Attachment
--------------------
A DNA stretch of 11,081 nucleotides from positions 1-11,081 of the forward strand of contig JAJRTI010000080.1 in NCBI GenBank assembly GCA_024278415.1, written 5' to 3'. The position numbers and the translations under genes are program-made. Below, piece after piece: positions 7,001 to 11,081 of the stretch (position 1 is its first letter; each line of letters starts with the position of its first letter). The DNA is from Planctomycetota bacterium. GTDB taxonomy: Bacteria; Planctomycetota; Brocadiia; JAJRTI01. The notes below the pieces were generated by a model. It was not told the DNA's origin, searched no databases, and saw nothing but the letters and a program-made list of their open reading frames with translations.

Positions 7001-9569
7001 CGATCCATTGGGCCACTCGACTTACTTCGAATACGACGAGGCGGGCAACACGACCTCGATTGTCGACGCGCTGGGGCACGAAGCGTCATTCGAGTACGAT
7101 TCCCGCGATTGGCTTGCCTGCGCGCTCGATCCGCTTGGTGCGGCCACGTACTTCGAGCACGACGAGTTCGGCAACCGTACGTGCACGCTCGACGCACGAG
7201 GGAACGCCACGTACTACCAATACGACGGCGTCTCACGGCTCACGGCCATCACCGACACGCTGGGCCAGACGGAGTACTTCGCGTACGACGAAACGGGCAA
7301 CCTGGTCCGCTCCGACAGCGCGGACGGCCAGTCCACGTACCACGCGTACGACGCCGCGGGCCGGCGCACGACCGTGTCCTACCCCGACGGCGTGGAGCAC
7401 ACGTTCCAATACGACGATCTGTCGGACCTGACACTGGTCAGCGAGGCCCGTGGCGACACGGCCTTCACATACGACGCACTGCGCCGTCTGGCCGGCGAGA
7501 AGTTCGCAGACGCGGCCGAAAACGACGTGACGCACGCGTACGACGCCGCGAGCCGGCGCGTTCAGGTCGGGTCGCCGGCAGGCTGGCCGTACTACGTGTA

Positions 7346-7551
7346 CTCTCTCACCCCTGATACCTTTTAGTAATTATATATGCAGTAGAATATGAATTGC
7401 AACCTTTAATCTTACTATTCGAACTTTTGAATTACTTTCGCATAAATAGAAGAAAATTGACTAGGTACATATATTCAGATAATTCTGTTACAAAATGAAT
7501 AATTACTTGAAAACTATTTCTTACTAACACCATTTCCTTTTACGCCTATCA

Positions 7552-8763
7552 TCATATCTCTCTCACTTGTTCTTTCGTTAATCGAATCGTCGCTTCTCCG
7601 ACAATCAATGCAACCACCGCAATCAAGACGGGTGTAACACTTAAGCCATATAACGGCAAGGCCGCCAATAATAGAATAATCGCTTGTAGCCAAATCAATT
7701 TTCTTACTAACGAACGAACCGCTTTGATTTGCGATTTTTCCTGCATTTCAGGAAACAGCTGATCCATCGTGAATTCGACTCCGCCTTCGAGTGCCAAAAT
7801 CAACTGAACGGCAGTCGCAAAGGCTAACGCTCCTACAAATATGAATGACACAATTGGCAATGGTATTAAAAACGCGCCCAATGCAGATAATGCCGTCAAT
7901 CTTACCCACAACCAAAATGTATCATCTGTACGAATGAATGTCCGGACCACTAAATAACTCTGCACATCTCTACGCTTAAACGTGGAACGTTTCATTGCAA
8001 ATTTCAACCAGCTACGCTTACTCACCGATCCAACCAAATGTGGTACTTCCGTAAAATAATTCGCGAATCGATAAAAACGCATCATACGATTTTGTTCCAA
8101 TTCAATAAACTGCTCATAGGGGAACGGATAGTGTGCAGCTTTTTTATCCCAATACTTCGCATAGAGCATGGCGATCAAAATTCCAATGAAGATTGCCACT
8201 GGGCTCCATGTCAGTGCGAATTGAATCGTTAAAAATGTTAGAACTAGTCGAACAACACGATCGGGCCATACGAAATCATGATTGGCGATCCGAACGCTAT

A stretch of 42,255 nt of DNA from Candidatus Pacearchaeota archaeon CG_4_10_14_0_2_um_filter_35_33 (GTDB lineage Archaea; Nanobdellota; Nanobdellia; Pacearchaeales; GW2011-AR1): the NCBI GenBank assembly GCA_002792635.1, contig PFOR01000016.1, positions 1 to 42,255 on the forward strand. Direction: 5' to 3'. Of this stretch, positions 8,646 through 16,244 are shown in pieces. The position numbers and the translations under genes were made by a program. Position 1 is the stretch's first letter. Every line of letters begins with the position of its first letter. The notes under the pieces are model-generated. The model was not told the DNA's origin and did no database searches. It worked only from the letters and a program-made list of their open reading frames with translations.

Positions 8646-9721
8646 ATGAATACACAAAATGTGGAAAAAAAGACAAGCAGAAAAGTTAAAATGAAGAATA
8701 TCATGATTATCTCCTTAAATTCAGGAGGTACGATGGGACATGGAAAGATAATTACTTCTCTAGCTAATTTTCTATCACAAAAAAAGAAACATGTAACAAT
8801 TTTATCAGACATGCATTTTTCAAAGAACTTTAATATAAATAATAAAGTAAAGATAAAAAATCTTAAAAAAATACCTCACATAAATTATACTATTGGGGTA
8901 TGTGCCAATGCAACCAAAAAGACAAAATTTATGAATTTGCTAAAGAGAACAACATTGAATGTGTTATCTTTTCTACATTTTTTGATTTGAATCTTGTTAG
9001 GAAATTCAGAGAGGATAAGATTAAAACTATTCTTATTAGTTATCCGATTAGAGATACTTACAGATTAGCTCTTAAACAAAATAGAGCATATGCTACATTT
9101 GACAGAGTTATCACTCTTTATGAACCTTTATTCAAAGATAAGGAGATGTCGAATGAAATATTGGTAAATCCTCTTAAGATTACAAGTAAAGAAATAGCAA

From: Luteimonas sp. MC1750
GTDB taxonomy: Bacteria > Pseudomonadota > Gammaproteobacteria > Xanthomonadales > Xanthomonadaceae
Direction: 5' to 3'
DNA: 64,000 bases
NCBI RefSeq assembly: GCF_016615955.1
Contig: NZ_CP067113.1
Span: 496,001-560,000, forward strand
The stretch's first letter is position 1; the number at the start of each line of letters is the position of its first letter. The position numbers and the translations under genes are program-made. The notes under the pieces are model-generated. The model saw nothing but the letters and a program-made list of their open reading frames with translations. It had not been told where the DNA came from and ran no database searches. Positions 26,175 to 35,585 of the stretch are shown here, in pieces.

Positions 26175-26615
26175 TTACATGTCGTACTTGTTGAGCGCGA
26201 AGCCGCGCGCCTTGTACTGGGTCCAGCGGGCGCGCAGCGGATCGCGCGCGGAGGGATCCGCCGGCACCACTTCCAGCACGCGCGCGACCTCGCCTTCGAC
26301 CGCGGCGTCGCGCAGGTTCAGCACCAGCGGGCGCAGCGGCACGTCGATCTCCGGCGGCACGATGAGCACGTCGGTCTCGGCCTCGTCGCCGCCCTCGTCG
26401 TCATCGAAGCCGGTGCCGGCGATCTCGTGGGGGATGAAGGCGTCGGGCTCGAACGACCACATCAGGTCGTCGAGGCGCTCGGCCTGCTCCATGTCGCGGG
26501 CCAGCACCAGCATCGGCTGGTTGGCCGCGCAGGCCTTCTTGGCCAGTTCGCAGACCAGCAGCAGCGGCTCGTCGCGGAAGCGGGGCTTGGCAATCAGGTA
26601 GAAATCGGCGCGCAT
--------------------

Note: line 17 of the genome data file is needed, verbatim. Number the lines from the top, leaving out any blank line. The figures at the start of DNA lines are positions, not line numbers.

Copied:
7801 CAACTGAACGGCAGTCGCAAAGGCTAACGCTCCTACAAATATGAATGACACAATTGGCAATGGTATTAAAAACGCGCCCAATGCAGATAATGCCGTCAAT